Of course, if Trump starts trade wars, any benefit from the stimulus might be more than offset by economic contractions from reduced exports and higher prices on consumer goods.  Still, a large enough stimulus, while it won’t bring back legacy manufacturing jobs, might still provide more opportunities for those who were effected by the decline of those jobs.

I’m also a bit less pessimistic about the social safety net.  Trump, in his populace positions, actually rejected orthodox Republican ideas of cutting social security.  The big exception was his position on Obamacare, but he now appears to be walking back that stance somewhat.  In truth, I always thought the Republican promise to repeal and replace Obamacare was rhetoric.  Given how conservative Obamacare actually is, I’m more expecting them to pass a “repeal” bill that mostly shuffles its components around and renames it, with probably some additional conservative tweaks.  Not that some of the changes won’t be painful.

I still can’t see any reason to be optimistic about climate change.  Trump naming a climate change denialist to head the environmental transition team is a bad sign.  So, I don’t expect any progress on this in the coming years.  Many are acting as though this will doom the Earth.  In truth, the Earth was going to get warmer with or without the US participation in international climate change initiatives, but now it’s going to get warmer than it otherwise would have.

I also still fear that science overall is going to take a hit in this administration.  The more natural sciences might not be compromised too much, but look for anything related to climate science, or to the social sciences, to see declines in funding.  I hope I’m wrong about this.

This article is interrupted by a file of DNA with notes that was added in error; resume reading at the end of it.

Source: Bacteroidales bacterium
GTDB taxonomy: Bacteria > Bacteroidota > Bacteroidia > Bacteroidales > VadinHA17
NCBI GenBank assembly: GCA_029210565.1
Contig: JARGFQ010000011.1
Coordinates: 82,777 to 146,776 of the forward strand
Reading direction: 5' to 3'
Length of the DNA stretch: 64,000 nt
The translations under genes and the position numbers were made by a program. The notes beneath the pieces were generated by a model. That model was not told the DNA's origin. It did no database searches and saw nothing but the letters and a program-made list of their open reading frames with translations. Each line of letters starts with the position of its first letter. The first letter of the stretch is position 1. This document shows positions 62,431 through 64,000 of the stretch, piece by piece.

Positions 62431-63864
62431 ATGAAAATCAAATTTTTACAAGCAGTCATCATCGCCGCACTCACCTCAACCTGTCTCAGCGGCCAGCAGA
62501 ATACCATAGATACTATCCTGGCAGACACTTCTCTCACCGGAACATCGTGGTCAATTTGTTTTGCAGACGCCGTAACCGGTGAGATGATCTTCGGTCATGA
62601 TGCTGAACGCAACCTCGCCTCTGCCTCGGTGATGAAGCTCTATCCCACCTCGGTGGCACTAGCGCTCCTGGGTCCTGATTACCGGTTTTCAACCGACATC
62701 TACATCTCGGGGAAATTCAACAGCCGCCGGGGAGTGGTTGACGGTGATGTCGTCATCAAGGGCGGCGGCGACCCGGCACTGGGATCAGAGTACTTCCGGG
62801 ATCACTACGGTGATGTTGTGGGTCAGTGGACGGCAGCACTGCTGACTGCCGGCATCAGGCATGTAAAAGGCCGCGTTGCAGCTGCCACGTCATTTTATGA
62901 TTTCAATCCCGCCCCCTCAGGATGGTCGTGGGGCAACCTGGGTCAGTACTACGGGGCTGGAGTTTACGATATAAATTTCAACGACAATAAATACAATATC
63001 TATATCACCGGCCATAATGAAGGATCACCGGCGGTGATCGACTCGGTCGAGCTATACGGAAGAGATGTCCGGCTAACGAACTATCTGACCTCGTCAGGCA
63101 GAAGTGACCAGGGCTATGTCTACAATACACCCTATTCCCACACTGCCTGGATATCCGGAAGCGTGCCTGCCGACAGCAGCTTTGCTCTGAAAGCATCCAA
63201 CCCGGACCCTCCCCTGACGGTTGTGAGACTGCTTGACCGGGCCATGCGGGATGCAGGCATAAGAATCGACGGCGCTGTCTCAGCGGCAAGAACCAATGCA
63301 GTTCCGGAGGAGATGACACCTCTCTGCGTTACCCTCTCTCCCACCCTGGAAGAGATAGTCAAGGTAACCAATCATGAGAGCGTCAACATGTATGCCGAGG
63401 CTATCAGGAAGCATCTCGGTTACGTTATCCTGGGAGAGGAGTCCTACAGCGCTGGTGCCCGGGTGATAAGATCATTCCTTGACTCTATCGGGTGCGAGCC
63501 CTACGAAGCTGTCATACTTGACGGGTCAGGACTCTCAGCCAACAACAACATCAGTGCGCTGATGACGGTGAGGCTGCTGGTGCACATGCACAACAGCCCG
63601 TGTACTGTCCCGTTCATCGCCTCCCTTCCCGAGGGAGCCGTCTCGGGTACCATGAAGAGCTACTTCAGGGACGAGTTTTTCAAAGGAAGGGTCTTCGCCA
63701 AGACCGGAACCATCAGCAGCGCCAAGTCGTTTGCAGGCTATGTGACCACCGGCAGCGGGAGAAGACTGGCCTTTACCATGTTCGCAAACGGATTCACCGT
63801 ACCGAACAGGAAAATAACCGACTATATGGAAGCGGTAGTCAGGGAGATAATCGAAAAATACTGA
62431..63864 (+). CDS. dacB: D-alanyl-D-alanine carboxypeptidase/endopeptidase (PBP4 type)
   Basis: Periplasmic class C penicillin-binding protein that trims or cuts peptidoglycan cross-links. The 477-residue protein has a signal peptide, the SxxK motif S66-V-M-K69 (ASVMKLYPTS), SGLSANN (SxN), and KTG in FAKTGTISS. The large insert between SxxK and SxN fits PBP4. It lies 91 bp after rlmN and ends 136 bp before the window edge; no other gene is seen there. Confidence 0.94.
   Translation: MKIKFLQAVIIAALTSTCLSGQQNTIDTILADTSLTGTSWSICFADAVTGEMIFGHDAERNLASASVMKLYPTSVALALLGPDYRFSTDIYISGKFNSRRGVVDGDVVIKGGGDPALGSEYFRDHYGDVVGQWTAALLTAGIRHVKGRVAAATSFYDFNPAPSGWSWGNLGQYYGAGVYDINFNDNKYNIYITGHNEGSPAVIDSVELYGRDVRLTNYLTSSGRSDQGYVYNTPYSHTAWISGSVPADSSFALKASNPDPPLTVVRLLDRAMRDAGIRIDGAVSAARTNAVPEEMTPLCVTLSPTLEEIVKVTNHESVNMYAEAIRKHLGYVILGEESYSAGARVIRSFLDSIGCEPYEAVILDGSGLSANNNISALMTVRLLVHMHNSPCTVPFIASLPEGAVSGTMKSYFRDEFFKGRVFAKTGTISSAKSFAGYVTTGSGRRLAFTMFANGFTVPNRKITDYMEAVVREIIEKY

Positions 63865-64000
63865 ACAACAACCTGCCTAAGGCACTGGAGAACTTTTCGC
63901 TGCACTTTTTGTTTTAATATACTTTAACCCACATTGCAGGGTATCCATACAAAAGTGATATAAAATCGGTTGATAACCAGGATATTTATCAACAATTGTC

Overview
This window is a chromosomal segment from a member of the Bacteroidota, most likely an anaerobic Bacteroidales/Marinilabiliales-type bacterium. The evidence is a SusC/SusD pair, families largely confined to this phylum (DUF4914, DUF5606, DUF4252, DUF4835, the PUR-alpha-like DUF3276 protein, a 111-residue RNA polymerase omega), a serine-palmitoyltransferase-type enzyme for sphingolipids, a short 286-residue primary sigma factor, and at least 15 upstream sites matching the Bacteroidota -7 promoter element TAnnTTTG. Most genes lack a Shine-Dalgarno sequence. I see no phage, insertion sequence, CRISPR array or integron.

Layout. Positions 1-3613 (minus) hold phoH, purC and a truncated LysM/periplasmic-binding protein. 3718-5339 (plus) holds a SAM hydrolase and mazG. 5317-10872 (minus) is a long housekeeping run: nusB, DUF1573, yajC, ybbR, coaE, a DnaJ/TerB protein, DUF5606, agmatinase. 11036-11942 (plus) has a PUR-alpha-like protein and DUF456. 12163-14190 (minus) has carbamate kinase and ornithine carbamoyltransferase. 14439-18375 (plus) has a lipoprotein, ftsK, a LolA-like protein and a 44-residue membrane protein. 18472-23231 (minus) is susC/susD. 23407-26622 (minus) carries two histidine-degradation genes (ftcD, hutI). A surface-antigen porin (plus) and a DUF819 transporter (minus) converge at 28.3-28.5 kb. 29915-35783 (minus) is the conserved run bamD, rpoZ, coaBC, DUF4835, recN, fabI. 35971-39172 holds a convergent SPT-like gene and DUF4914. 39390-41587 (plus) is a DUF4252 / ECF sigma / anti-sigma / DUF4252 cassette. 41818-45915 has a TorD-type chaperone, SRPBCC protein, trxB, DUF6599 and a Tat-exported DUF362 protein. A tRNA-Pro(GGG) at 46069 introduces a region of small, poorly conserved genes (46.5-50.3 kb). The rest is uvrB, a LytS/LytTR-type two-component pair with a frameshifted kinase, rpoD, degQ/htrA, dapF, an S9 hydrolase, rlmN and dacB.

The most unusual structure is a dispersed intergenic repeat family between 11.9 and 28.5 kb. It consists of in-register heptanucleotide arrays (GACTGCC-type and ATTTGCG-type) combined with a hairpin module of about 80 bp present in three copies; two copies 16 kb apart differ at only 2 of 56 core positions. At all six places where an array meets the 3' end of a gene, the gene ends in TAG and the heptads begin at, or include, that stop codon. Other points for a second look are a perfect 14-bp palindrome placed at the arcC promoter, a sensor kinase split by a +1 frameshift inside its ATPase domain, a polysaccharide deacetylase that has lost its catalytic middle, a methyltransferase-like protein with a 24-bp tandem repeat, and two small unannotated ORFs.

We probably will see some form of that idiotic wall get built on the Mexican border.  But I seriously doubt we’ll see mass deportations.  In truth, despite surrounding it with a lot of angry rhetoric, Trump walked back the mass deportation threats once the primaries were over.  Not that the situation isn’t likely to be more dangerous for many undocumented immigrants.

Trump was also not hostile to the LGBT community, and took some flack from other Republican candidates for it.  So while I doubt we’ll see any progress on LGBT issues in his administration, Republicans who want to reverse the recent gains may find themselves frustrated.

Race relations, unfortunately, may be a different matter.  Trump’s attitudes in the campaign and overall history are worrying here, and they are largely in sync with overall Republican attitudes.  I fear that people of color may see their position erode in the next few years.  Again, I hope I’m wrong.

On international relations, I really have no idea what’s going to happen.  Trump’s comments about NATO, his advocating for war crimes, and a lot of other bombastic nonsense he sprouted in the campaign, is pretty scary. We can only hope actually being in power and being responsible for the consequences makes him more cautious in his approach.

On the supreme court, again I’m not sure what’s going to happen.  Trump promised to appoint conservatives, but many of his own positions aren’t really conservative, particularly not on social matters.  Still, he’ll need his nominees approved by a Republican Senate, so it’s probably safe to assume they will be at least conservative leaning.  This may be the most lamentable result of this election, a Supreme Court dominated by conservatives for another generation.

All of this, of course, assumes that Trump is able to maintain a somewhat rational and coherent path in his administration.  Given how erratic he often was during the campaign, this seems like a big if.  It’s still quite conceivable that he ends up doing something wantonly illegal and gets impeached.